As such, the Book of Common Prayer is valued not only as the primary expression of our faith and doctrine, but also as a symbol of our unity. We, who are many and diverse, come together in Christ through our worship, our common prayer. Although our languages and customs differ, we find unity in our scriptures and in our tradition, stretching all the way back to the beginnings of the Church, when early believers “devoted themselves to the apostles’ teaching and fellowship, to the breaking of the bread and the prayers.”[ii] This feast of the First Book of Common Prayer, then, is a celebration of our faith and of our unity.
It is also a celebration of our mission in the world.
Our mission is really God’s mission. It is God who has created and who sustains the world, and it is God who is now reconciling all things in Jesus Christ. It is God who draws all people to himself through the life, death and resurrection of his Son, offering us forgiveness, transformation and hope. It is God who is at work in the world, healing and restoring and making all things news. And it is God who invites us to join in this great mission, this glorious cause, and to be agents and ambassadors of the Good News of God’s Kingdom in which all are loved and revered, and the beauty and balance of Creation is restored.
God’s mission is the transformation and renewal of all things. And the rightful worship of God is part of that mission. The Prayer Book and the tradition of worship it represents are instruments to be used for God’s glory and to God’s ends. As we Brothers say in our Rule of Life: “Our mission is to bring men, women, and children into closer union with God in Christ, by the power of the Spirit that he breathes into us.” We recognize that“Christ is already present in the life of everyone as the light of the world. It is our joy to serve all those to whom we are sent by helping them embrace that presence in faith. Our mission is being fulfilled as our prayer, worship, and daily life in community draw people into life in Christ. It is also expressed through ministries which demonstrate the wide range of the Spirit’s gifts.”[iii]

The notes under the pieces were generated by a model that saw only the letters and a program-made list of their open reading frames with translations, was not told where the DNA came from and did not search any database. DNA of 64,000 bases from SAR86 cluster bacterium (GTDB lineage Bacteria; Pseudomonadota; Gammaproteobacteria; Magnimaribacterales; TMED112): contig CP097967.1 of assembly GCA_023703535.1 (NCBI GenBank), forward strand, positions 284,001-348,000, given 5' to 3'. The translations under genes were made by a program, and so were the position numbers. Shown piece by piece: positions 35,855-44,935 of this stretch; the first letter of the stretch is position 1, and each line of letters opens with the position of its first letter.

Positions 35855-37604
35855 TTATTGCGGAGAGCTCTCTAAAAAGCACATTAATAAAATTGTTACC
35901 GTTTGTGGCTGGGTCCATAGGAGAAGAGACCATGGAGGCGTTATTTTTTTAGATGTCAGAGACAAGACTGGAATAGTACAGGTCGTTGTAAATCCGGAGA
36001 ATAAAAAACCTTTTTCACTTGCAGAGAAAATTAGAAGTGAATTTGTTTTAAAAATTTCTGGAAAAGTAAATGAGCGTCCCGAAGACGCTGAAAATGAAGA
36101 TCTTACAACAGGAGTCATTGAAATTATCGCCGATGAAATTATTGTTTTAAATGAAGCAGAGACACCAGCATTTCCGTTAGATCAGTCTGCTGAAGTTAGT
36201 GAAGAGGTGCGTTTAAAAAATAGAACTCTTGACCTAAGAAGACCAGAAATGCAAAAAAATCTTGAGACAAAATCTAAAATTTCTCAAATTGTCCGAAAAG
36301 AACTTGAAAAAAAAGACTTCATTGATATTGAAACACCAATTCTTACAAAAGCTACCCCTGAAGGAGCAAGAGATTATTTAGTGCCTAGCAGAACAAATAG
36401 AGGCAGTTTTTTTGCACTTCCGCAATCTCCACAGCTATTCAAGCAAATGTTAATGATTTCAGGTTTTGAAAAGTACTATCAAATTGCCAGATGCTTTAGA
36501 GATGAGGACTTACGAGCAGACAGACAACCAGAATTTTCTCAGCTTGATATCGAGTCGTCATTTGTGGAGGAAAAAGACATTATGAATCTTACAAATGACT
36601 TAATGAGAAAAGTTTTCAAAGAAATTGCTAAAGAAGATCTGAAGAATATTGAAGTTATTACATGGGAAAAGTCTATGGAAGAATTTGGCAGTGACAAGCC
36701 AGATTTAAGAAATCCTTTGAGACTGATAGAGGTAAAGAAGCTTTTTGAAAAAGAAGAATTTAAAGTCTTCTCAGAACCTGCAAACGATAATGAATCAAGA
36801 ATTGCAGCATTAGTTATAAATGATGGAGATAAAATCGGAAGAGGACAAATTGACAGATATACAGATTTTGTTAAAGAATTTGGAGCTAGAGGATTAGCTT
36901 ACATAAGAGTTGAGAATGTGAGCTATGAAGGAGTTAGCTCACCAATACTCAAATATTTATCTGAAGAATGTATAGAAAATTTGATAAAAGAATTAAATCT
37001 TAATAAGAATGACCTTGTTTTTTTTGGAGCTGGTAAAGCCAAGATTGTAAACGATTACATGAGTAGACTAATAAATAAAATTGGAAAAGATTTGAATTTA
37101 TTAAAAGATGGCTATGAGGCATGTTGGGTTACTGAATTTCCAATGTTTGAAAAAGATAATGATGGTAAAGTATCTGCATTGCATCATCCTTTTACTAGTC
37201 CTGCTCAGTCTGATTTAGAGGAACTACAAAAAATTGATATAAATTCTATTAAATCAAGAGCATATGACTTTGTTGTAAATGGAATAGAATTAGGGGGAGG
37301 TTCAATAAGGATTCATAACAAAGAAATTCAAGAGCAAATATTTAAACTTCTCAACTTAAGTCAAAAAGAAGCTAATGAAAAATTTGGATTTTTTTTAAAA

The end of our mission is God’s glory, and our worship of God in the Daily Office and in the Eucharist is an important expression of that mission. As our Rule states, “Our liturgical life is in itself a vital ministry. We lift up the Church and the world in prayer, and strengthen those whom we encourage to take full part in our worship.”[iv] Did you realize this: that you are carrying out the mission of God, here and now, in this service of worship?
It may be that we have taken these things for granted, that we have failed to fully appreciate the rich heritage we have been given. Perhaps we have failed to recognize the significance of prayer and worship in the mission of God. As we come forward tonight to receive the Body and Blood of our Savior, we might recall our forebears in the faith, who in 1549 laid the groundwork for what we are doing here tonight. We might offer God our thanks for the rich faith tradition that has been handed on to us, for the unity that binds us together, and for the mission of God in the world in which we are invited to take part.
[i]Holy Women, Holy Men, p.398.
[ii] Acts 2:42
[iii]The Rule of the Society of Saint John the Evangelist, p. 62.
[iv] Ibid, p. 32.